Hungarian Goulash soup

(Norsk oppskrift: Gulasjsuppe )

A lot of Danes start their winter vacation this weekend, and some of them go to Norway to ski and enjoy the snow, as do the Swedes and the Norwegians. Whether you are going to a cabin in the mountains or staying at home, you are going to love this recipe I am sharing today; a big pot of delicious beef and paprika-soup – the Hungarian Goulash soup! This soup is the perfect winter food: so warming, so tasty, so filling, so satisfying!


Hungarian Goulash Soup

  • Servings: 6
  • Difficulty: easy
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This soup is the perfect winter food: so warming, so tasty, so filling, so satisfying!


  • About. 600 grams beef shin
  • 100 grams of bacon
  • 2-3 tablespoons butter or oil for frying
  • 3 onions
  • 10 smallish potatoes
  • 3 red bell peppers
  • 1 tablespoon paprika
  • 1 tablespoon smoked paprika (or 2 tablespoons regular paprika if you don’t have the smoked)
  • 3 cloves garlic
  • 2 tablespoons red wine vinegar
  • 4 tablespoons tomato paste
  • 3-4 tsp salt
  • 1 teaspoon caraway seeds
  • ½ teaspoon cayenne pepper (optional)
  • 1.3 liters beef stock (or water and stock cubes)
  • 1 teaspoon sugar

Tip: The recipe sais beef, but if you have venison lying about, go ahead and use it! If you use very lean meat – then increase the amount of bacon in the soup.


Cut the beef into cubes of 3×3 cm and cut bacon into small pieces.

Cook the meat in butter or oil over medium to high temperature in portions so that it gets a golden brownish color. (Don’t add all the meat to the pan at once, the temperature will drop and the meat will not brown.) Place the meat after every round into another pot or casserole dish. When you finish frying the meat, do not forget to “cook out the pan” with some water to gather up all the flavor at the bottom of the pan. Just pour this liquid over the meat.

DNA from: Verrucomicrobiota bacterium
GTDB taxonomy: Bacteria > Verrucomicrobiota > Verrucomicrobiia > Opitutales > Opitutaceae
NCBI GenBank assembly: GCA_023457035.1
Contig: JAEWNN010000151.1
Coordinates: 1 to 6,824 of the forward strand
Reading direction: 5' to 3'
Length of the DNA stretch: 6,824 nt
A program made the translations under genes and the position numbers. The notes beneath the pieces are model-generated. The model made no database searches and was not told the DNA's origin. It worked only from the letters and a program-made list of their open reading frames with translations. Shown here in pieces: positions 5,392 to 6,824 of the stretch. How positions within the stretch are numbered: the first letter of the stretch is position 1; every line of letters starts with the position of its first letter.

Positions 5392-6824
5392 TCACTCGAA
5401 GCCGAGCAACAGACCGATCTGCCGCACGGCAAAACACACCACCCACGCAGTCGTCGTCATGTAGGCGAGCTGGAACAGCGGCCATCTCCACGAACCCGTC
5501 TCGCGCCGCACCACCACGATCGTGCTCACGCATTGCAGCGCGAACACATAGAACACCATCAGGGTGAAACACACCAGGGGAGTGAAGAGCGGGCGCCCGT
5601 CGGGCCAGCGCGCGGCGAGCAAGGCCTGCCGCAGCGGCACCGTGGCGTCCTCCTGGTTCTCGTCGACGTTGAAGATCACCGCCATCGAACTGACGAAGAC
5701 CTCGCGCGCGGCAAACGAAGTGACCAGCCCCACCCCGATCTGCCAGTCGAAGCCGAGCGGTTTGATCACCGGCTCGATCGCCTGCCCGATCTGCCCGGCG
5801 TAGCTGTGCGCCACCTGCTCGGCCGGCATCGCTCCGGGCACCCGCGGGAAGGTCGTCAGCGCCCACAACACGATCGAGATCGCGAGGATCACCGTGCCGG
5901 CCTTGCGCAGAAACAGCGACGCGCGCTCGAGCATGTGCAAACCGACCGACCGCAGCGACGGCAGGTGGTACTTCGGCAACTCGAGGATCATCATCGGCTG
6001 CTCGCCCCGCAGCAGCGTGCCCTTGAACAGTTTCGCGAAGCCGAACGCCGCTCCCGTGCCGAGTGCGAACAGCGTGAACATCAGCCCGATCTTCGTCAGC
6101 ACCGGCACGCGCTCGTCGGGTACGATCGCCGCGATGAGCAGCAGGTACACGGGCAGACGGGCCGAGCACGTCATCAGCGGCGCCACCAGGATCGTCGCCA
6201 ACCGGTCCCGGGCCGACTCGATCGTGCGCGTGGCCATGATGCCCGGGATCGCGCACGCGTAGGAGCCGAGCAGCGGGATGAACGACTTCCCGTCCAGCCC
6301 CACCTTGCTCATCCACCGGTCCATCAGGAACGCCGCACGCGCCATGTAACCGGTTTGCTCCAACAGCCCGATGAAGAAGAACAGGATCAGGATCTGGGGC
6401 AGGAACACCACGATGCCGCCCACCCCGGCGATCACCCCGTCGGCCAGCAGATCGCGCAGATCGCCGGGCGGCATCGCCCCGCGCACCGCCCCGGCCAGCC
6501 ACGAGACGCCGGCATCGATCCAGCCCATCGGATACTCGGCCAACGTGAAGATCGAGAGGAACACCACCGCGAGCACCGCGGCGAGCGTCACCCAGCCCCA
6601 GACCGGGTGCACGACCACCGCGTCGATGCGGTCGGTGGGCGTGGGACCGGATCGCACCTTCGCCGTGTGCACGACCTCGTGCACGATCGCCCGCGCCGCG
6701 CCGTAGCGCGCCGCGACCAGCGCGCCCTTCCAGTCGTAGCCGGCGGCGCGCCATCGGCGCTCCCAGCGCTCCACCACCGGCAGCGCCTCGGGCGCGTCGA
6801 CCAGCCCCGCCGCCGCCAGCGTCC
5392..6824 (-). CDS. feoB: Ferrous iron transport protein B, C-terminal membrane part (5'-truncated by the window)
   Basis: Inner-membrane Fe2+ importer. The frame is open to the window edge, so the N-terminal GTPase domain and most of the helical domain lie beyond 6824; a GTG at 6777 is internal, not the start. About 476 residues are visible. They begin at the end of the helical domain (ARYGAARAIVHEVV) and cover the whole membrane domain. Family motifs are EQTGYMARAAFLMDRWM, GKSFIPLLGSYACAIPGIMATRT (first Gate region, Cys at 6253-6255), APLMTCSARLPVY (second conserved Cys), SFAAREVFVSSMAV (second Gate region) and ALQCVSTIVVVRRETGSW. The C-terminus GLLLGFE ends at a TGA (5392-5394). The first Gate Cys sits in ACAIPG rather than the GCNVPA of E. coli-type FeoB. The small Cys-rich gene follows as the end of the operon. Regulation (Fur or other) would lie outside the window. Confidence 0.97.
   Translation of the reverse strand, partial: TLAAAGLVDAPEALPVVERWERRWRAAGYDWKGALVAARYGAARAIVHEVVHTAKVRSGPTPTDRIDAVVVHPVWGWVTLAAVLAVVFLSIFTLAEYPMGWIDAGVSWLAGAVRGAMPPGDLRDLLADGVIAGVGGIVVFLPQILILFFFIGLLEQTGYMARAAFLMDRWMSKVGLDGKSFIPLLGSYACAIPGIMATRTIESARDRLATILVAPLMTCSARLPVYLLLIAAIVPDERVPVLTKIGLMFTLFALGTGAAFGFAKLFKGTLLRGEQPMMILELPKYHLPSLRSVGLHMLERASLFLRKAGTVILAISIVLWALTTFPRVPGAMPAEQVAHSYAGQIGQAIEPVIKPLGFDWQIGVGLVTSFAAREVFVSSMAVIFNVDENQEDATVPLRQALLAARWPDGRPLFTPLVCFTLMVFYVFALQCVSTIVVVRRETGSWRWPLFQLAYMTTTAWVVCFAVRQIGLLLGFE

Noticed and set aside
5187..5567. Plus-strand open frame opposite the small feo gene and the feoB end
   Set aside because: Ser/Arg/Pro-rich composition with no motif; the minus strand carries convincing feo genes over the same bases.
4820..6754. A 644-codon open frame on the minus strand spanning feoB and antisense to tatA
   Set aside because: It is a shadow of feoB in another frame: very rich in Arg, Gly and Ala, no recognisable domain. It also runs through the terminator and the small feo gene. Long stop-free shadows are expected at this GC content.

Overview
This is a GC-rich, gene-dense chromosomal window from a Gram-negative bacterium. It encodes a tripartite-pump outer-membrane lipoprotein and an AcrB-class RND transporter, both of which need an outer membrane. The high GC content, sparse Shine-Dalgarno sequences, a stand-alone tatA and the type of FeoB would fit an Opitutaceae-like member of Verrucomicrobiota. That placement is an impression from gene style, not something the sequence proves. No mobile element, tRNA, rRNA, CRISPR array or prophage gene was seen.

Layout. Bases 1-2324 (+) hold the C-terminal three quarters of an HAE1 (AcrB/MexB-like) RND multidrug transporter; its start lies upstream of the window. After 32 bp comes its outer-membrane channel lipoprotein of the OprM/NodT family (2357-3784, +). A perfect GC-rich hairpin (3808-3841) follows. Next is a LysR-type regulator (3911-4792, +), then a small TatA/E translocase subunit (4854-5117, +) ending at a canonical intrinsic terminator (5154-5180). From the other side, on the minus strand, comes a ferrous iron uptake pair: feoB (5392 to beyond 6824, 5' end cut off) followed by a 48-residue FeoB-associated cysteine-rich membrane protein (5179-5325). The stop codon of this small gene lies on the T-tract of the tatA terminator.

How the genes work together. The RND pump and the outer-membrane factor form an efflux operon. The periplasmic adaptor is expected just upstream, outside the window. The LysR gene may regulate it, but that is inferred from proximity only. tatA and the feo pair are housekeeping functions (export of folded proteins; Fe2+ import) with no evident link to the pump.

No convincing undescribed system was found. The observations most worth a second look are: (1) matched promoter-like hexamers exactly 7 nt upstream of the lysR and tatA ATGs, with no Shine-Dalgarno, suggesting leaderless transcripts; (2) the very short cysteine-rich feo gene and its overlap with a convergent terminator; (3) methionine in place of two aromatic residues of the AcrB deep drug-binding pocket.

Heat a large saucepan to medium temperature. Cut the peppers into strips and chop the onion. Sauté the onions in butter / oil. Add the paprika and sauté for five minutes.

Add the bell peppers, tomato paste, vinegar, garlic, sugar, salt, caraway and the cayenne pepper if you choose to use it. Then add the browned meat and pour over beef stock until it is all covered by liquid. Bring to the boil and let it simmer with the lid on for about 1 hour.

Peel the potatoes, but keep them whole, and add to the pot, put the lid back on and let it simmer for another 45 minutes until the potatoes are cooked through and the meat is tender.